For regular consumers, wearable tech can prove to be a boon for a multitude of reasons - it could improve our fitness and in some cases, increase our productivity. That being the case, it's no secret that the same could really prove useful when put into action in military situations. This is something the Pentagon has been mulling for some time.
As Reuters reports, wearable tech is progressing so rapidly, that it just doesn't make sense for the government to go on its own and develop its own tech. Says Secretary of Defense Ash Carter, "I've been pushing the Pentagon to think outside our five-sided box and invest in innovation here in Silicon Valley and in tech communities across the country. Now we're taking another step forward."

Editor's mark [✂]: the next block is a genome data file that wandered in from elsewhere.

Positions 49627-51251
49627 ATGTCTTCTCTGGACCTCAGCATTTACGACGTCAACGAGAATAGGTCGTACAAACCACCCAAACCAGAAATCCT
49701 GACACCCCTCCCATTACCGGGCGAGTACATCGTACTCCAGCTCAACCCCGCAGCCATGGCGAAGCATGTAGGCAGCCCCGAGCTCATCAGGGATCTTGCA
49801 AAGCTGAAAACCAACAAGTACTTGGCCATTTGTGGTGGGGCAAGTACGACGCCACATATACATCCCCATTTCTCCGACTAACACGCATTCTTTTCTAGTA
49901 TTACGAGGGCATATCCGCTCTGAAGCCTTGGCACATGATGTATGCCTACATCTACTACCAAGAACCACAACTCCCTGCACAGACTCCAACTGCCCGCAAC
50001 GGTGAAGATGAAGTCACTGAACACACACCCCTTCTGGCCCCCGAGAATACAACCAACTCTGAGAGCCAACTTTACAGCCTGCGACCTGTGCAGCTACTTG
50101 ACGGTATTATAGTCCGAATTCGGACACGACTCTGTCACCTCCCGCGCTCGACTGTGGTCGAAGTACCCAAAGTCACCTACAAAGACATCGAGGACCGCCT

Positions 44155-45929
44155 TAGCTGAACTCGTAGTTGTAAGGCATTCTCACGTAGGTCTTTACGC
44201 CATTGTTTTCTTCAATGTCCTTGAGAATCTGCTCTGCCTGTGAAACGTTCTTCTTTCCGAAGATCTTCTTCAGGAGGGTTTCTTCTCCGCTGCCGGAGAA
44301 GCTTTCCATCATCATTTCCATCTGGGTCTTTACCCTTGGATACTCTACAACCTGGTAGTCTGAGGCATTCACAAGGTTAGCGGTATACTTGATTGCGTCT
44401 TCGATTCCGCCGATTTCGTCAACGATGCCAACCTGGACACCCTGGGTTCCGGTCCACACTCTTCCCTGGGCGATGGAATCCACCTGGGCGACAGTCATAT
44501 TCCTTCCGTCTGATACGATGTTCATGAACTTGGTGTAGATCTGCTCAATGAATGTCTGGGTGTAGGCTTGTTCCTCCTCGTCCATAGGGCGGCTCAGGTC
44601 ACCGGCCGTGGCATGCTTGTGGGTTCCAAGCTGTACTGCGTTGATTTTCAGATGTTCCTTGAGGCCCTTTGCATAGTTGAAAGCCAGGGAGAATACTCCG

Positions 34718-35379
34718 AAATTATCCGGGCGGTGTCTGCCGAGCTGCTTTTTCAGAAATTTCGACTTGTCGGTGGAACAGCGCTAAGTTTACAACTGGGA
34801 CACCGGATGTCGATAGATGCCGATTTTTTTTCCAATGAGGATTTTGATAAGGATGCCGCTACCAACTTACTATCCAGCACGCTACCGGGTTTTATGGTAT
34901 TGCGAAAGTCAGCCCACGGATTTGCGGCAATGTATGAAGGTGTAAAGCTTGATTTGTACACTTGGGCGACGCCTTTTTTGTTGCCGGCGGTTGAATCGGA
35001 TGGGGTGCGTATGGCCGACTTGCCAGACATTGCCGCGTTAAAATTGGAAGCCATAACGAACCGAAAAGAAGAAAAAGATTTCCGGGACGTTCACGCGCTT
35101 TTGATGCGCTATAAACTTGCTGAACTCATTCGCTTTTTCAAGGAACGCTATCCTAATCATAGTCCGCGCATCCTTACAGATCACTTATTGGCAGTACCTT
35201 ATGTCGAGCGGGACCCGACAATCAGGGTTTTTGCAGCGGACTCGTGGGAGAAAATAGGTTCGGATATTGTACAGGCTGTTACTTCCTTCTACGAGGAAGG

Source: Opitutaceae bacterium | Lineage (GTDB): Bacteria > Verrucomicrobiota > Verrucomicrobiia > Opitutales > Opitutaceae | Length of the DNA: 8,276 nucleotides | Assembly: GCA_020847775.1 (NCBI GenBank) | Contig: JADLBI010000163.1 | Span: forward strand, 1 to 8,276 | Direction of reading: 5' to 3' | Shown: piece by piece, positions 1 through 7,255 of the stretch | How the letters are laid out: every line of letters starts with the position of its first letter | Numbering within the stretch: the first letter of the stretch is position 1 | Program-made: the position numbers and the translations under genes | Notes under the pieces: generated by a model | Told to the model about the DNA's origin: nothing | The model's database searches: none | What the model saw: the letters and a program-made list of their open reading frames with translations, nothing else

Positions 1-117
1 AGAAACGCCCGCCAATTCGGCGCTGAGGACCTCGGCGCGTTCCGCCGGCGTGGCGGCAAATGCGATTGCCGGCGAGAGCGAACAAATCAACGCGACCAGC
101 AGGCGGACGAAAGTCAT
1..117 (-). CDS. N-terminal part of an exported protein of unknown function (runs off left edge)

Secretary of Defense Ash Carter
That being the case, the Pentagon is teaming up with a collection of companies - including Boeing, Harvard, and Apple - to help accelerate the development process. The result is something called the "FlexTech Alliance", and while the government itself will contribute $75 million to it, companies managed by the US Air Force Research Laboratory will add another $90 million. Tack on another $6 million from local governments and the total cash infusion becomes $171 million.
When picturing what the Pentagon has in mind, it's not hard to imagine soldiers on the field wearing smart eyewear and body sensors. But the goals actually go well beyond that. The Pentagon even wants jets and potentially other military vehicles to be able to take advantage of this technology, mostly to monitor the vehicle's structural integrity.
If there was ever any doubts that wearable tech has a bright future, this move should help quell them.